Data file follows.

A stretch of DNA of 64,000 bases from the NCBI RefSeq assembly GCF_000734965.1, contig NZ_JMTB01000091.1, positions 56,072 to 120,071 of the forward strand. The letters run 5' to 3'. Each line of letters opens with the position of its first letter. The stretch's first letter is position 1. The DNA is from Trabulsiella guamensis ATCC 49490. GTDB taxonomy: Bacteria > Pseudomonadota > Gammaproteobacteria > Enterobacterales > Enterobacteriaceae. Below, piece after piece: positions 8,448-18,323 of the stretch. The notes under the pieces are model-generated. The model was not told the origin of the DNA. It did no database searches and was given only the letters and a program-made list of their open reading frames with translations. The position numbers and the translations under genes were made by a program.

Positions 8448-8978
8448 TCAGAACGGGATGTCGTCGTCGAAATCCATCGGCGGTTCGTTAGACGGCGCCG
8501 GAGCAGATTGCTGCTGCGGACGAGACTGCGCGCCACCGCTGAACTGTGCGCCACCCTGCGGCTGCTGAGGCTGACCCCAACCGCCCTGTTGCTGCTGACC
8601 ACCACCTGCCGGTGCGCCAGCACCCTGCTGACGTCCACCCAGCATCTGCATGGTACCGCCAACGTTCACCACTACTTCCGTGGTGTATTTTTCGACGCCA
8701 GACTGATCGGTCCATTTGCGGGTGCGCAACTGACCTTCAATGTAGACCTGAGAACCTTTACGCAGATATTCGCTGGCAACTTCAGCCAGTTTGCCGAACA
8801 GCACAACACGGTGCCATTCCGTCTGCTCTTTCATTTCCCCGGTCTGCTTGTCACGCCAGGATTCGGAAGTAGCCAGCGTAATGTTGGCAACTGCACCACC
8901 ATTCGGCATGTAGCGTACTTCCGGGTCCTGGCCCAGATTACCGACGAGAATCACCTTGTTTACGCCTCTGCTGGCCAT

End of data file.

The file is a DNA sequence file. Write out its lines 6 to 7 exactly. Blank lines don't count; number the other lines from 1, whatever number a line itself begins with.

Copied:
8701 GACTGATCGGTCCATTTGCGGGTGCGCAACTGACCTTCAATGTAGACCTGAGAACCTTTACGCAGATATTCGCTGGCAACTTCAGCCAGTTTGCCGAACA
8801 GCACAACACGGTGCCATTCCGTCTGCTCTTTCATTTCCCCGGTCTGCTTGTCACGCCAGGATTCGGAAGTAGCCAGCGTAATGTTGGCAACTGCACCACC